20 Delicious Vegetarian Options in Spain - Vegetarian Tapas Recipes

20 Delicious Vegetarian Options in Spain

How Vegetarians Can Pass on the Ham…

(and Still Eat Amazing Food in Spain)

Vegetarian food in Spain

I always get asked: what do vegetarians eat in Spain

And it’s true, Spain is a porky paradise. Tapas menus are full of pork and seafood dishes, but vegetarians traveling in Spain needn’t worry!

There are plenty of meatless options for vegetarians if you only know what to order. The following 20 Spanish foods are some of my favorite vegetarian dishes and most are easily found in bars and restaurants throughout Spain. Vegetarian food in Spain is more common than people think– so read on!

Note: Traditionally, most vegetarians in Spain are ovo-lacto-vegetarians. That means that many vegetarian dishes contain dairy products as well as eggs. If you don’t eat eggs or dairy, your best bet is to look for dishes marked as vegan (vegano). I’ve labelled the vegan dishes included below so you know what to ask for!

Vegetarian Food in Spain: 20 Common Spanish Dishes

1. Zanahorias Aliñadas (Marinated Carrots, Vegan-Friendly)

This has to be one of my favorite vegetarian tapas in all of Spain. The trick is to parboil the carrots so that they are just tender, but not at all mushy. Then it’s just a high-quality extra virgin olive oil, vinegar, garlic, cumin, and other herbs and spices. A day or two in the fridge only adds to their flavor. And if you want to try it at home, check out this delicious marinated carrots recipe!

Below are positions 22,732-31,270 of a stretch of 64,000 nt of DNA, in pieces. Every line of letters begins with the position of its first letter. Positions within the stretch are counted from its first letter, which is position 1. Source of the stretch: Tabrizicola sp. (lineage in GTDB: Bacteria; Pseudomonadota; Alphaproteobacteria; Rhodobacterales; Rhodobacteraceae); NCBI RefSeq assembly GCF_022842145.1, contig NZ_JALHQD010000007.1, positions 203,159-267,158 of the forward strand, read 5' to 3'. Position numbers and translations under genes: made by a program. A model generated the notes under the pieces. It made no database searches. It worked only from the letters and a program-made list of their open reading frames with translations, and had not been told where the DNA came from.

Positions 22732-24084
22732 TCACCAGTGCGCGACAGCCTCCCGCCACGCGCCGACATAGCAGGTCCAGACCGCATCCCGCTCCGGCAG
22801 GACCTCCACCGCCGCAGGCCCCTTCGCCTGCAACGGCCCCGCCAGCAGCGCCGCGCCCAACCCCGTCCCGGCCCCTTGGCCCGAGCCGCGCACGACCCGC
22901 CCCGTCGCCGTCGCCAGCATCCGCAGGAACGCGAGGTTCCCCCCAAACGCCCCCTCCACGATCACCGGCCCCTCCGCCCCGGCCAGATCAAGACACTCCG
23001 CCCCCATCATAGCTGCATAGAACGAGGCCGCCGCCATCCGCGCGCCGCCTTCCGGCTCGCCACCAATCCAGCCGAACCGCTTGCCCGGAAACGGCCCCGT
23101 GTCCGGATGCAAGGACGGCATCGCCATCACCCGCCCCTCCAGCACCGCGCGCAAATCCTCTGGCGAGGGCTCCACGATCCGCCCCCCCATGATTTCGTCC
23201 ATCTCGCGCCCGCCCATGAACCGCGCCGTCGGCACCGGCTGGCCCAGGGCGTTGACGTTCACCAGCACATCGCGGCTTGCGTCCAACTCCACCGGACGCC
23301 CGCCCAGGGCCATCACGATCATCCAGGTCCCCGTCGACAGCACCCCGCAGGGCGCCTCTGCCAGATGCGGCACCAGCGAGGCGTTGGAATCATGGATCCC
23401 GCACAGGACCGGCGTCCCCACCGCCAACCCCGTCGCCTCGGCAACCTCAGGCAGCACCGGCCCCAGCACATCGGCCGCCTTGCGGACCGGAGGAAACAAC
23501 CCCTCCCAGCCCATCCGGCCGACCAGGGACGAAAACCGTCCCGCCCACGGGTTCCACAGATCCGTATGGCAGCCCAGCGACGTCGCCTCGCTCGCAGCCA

best tapas in Seville
Zesty marinated carrots– delicious!

2. Tortilla de Patatas (Spanish Potato Omelette)

This potato omelette is one of the most popular dishes in Spain and it also happens to be vegetarian! With olive oil, eggs, potatoes, and (often debated) onions, this is a Spanish food that all Spaniards knows how to make and love to eat. Whether for lunch, snack-time, or dinner, served hot, cold, between bread, or with ketchup and mayonnaise, a slice of tortilla is always a safe choice!

Get the best tortilla de patatas recipe here.

vegetarian food in Spain
Delicious Spanish omelet.

3. Calamares del Campo (Country Style Calamari/Fried Vegetables)

Don’t get scared by the word calamares in the title. Made from onions and peppers cut into circles (like calamari rings) and then deep fried, calamares del campo are simply fried veggies and definitely vegetarian-friendly.

calamares de campo a vegetarian dish in Seville
Country style calamari! (Fried onion and pepper)

4. Espárragos con Huevos (Asparagus with Eggs)

This popular plate around Spain is a great combination of local asparagus and eggs prepared a variety of ways. I personally like it with a poached egg and some jamón… but for the vegetarians out there the poached egg alone will be delicious!

A version with hard boiled egg.

5. Gazpacho (Cold Tomato and Vegetable Puree, Vegan-Friendly)

Gazpacho is originally from Andalusia, although Spaniards throughout the country enjoy it year round (ask anyone and they’ll tell you it’s the BEST hangover cure on the market!). Whether eaten in a bowl as a cold soup or sipped from a glass like vegetable juice, gazpacho is a super healthy and refreshing vegetarian Spanish food. Take a look at my favorite gazpacho recipe.

Gazpacho recipe

6. Espinacas con Garbanzos (Spinach and Chickpeas, Vegan-Friendly)

This wonderful combination is one of my favorite Spanish dishes. I don’t make it nearly enough but it is actually really easy and super healthy. Check out this amazing version that made my Spanish husband nearly cry tears of joy!

Espinacas con garbanzos recipe
Zesty spinach and chickpeas.

7. Croquetas (Croquettes)